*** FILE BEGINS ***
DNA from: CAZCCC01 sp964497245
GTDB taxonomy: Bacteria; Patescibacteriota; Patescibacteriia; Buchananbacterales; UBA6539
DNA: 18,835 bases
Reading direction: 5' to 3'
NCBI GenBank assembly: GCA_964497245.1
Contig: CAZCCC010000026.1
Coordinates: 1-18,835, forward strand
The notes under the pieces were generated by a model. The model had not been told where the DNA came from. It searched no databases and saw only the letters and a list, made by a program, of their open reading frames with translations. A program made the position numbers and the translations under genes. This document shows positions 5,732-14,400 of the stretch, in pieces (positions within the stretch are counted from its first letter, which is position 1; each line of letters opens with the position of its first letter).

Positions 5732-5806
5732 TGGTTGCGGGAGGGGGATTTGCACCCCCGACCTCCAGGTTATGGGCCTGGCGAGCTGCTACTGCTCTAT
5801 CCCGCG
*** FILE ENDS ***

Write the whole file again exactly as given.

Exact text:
DNA from: CAZCCC01 sp964497245
GTDB taxonomy: Bacteria; Patescibacteriota; Patescibacteriia; Buchananbacterales; UBA6539
DNA: 18,835 bases
Reading direction: 5' to 3'
NCBI GenBank assembly: GCA_964497245.1
Contig: CAZCCC010000026.1
Coordinates: 1-18,835, forward strand
The notes under the pieces were generated by a model. The model had not been told where the DNA came from. It searched no databases and saw only the letters and a list, made by a program, of their open reading frames with translations. A program made the position numbers and the translations under genes. This document shows positions 5,732-14,400 of the stretch, in pieces (positions within the stretch are counted from its first letter, which is position 1; each line of letters opens with the position of its first letter).

Positions 5732-5806
5732 TGGTTGCGGGAGGGGGATTTGCACCCCCGACCTCCAGGTTATGGGCCTGGCGAGCTGCTACTGCTCTAT
5801 CCCGCG